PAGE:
As reported by Reuters, Italy will introduce a special fee to rein in high-frequency share trading as soon as next month, two sources close to the market regulator said on Thursday, making it the latest European country to seek to curb volatility in their stock markets.
“The Italian bourse is mulling an overhaul of its fee structure to include a special fee that will hit those who submit and immediately cancel a high amount of orders,”, one of the sources said, referring to an activity typically related to high-frequency trading (HFT).
Computer-driven high-frequency trading has been blamed by critics for making markets more volatile, although others say the practice boosts liquidity.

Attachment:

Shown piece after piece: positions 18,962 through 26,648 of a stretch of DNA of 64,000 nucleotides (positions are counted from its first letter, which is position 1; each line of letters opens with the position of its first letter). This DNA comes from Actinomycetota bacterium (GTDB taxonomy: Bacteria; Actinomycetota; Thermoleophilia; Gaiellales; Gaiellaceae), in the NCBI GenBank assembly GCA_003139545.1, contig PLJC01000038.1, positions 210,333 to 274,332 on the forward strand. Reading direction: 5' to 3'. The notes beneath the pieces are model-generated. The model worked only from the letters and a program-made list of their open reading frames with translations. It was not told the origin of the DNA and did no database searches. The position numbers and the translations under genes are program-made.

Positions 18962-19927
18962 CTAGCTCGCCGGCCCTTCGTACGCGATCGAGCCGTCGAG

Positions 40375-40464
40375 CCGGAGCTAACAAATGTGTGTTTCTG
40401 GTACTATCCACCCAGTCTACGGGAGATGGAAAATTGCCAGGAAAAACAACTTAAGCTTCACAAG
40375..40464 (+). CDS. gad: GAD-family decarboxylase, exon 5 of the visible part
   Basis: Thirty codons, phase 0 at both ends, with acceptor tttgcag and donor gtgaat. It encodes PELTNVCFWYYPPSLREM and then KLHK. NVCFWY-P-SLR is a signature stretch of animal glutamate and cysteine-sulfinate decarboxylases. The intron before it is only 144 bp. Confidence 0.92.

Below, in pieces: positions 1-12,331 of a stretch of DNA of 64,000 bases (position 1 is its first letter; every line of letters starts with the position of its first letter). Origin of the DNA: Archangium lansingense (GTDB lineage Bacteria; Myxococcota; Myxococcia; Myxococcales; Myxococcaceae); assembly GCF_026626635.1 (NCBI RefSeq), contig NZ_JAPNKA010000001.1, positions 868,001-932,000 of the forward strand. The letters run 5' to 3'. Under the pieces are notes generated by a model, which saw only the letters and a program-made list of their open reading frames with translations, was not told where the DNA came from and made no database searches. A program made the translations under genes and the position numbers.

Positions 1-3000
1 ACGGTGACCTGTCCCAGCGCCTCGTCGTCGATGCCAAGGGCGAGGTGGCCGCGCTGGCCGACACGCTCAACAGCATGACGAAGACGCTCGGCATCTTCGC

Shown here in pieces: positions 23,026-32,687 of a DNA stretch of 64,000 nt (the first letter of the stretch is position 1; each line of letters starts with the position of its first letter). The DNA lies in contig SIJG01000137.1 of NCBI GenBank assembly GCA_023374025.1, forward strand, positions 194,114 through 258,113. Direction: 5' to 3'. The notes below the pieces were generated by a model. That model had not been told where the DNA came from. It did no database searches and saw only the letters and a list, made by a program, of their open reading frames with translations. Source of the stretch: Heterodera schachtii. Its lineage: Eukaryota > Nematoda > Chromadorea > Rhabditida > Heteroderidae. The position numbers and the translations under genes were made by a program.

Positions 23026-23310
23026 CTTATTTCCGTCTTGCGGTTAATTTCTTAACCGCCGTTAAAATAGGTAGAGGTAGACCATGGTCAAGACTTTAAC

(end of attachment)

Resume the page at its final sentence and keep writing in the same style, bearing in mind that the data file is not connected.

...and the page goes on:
HFT strategies attempt to profit from ever-smaller price movements in stocks. The orders they generate are therefore more likely to be cancelled or amended quickly as the prices of other stocks or instruments change.
Earlier this year, France said it would introduce a 0.01 percent tax on high-frequency trading in August, though details remain vague.
Italy’s market regulator Consob has called for the Milan stock exchange, a subsidiary of London Stock Exchange, to impose a fee when cancelled orders are 100 times more a completed order, following the European Securities Markets Authority’s (ESMA) issue of guidelines on supervising high-frequency trading.
In ESMA’s paper, issued late last year, the pan-European markets regulator gave national regulators and financial market participants until May to comply with the new guidelines.
Consob and Borsa Italiana declined to comment.
According to market players, HFT accounts for about 20-25 percent of trade by value on the Italian stock exchange, a percentage rising to 40 percent when intra-day volatility spikes.